Question: My Medicare claim has been denied. I need to appeal my claim. What is the medicare appeals process and how does it work?
medicare appeals process
Not every Medicare claim that is filed will process smoothly the first time around. However, it’s pretty common and obvious to the medical billing staff what went wrong. When this happens, fixing the problem and re-opening or resubmitting your claim can end up fixing the problem without the appeals process.
Unfortunately, there are times when a submitted claim will be reviewed by the payer and results in a formal denial. Denied claims after a review by a Medicare contractor may happen for a variety of reasons. Let’s look into how the Medicare appeals process works.
When can I appeal a claim?
You will be able to appeal a claim if Medicare or your health plan denies one of these 3:
- Your request to receive a health care item, service, or drug you believe should be provided, continued or covered.
- Your request for payment for a health care drug, item or service that you have previously received.
- Your request to adjust the price you pay for a health care drug, item or service.
How do I file my appeal?
There are multiple appeals processes. The appeals process is determined by where you are filing. It will be a different process depending on which of the following 3 situations you’re experiencing:
- Original Medicare,
- Medicare Health Plan,
- Medicare Prescription Drug Plan
Which appeals process do you need help with? Click below on the process you need assistance with.
Appeals with Original Medicare
If you only have Original Medicare, then the first thing you need to do is find your “Medicare Summary Notice” (MSN). You need to file your appeal within 120 days of the date you received your Medicare Summary Notice.
medicare appeals process flow chart
Below is a Medicare Appeals Process diagram. It walks you through each level of the appeals process and provides the timelines of determination.
Appeals with a Medicare health plan
When you have a Medicare health plan, like Medigap, then you should start the appeal process through your Medicare health plan.
Depending on the type of request, your plan may respond anywhere from 72 hours to 60 days. Here is a summary of the type of requests:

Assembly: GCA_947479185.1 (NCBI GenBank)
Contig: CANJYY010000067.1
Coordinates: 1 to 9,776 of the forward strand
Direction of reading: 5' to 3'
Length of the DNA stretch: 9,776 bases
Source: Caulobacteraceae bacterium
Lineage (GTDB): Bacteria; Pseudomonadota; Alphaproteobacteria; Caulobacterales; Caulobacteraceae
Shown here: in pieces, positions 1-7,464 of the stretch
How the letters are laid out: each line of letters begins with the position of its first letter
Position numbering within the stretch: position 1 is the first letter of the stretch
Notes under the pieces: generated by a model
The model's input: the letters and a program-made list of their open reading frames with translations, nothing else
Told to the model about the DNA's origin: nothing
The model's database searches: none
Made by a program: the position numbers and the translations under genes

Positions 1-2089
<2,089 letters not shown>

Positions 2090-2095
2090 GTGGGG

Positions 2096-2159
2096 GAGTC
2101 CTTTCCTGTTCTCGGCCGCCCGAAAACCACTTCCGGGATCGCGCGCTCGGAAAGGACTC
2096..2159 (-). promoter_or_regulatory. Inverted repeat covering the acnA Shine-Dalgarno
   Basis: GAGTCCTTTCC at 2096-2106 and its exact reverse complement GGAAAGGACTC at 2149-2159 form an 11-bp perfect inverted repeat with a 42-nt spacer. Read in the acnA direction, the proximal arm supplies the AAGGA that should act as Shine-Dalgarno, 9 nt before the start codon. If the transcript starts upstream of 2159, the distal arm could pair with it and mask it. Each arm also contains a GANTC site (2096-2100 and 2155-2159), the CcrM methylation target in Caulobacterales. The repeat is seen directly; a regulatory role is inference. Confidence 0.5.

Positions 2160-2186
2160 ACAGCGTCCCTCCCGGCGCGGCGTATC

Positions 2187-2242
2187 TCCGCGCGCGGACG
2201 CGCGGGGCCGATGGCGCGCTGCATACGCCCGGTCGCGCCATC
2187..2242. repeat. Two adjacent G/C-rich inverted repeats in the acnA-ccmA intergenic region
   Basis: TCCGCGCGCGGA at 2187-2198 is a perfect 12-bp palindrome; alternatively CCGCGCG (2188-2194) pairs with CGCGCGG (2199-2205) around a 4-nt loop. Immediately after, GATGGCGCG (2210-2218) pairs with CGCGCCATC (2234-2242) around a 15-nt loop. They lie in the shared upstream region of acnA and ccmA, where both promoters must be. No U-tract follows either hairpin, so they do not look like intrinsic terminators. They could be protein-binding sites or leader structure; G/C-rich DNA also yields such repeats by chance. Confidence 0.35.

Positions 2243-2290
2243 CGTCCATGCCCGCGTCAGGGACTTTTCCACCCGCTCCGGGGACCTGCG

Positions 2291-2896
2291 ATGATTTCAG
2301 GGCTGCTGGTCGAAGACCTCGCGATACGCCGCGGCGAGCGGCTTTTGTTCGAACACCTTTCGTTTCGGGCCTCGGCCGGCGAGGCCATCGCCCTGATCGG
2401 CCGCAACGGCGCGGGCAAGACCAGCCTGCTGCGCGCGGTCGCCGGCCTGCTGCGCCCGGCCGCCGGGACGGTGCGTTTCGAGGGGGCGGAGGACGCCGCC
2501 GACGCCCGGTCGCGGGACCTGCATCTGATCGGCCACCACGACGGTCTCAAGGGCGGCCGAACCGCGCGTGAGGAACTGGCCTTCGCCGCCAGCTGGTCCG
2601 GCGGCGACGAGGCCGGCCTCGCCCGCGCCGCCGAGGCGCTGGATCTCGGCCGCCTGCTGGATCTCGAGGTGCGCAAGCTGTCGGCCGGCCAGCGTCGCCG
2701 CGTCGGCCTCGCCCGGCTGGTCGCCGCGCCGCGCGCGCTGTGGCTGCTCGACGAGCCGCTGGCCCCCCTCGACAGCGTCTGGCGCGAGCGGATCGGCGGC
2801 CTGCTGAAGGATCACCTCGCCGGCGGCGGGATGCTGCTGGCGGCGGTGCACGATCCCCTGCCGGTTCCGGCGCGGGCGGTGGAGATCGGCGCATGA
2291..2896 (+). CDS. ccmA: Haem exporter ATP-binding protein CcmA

- Expedited (fast) request—72 hours
- Standard service request—30 calendar days
- Payment request—60 calendar days
Follow these steps for Health Plan Appeals:
- Make sure that you follow the directions in your plan’s initial denial notice and plan materials.
- You, your doctor or representative must request an appeal from your health plan within 60 days from the documented date of coverage determination.
- Include these details with your written request: Your full name, address & Medicare Number on your Medicare card [JPG]
- List the services and/or items for your reconsideration request, the service dates & a detailed reason why you’re appealing.
- If you’ve appointed a representative, you need to include their name & proof of representation.
- Provide any additional information that can help your case.
If you are concerned about your health and feel it may become seriously harmed if you wait the standard 14 days for a decision, make sure to request that your plan asks for an “expedited” decision. Your health plan has to give you their decision within 72 hours if they determine (or your physician informs your plan) that waiting for the “standard” decision will potentially jeopardize your health, life, or abilities to recover maximum function.
Appeals with a Prescription Drug plan
If you have Medicare drug plan coverage, you will need to begin the appeal process through your PDP plan.
Follow these steps for Prescription Drug Plan Appeals:
- Are you requesting to get reimbursed for medications you already purchased? If you answered “Yes”, then you or your prescriber will have to complete the standard request in writing.
- You can write your Prescription Drug Plan a letter, or complete the “Model Coverage Determination Request” form and send it to them. You can find the form here at the bottom of the page in the “Downloads” box.
- Are you requesting prescription drug benefits that you haven’t received yet? If you answered “Yes”, then you or your prescriber may ask your drug plan for an exception or a coverage determination. Requesting a coverage determination or exception, you can complete one of the following:
- Complete and send in the “Model Coverage Determination Request” form.
- Write a letter to your drug plan
- Call your drug plan directly
- When requesting an exception, your prescriber has to provide a statement that explains why your exception should be approved by detailing your medical situation.
- Are you someone who hasn’t received your prescription yet? If you answered “Yes”, then you or your prescriber may ask for the expedited request. This is the fastest request available. It will be expedited if your drug plan determines (or your prescriber informs your drug plan) that the standard decision time may cause significant health, life, or ability to regain maximum function.
Depending on the type of request, your plan may respond anywhere from 24 hours to 14 days. Here is a summary of the type of requests and their duration:
- Expedited (fast) request—24 hours
- Standard service request—72 hours
- Payment request—14 calendar days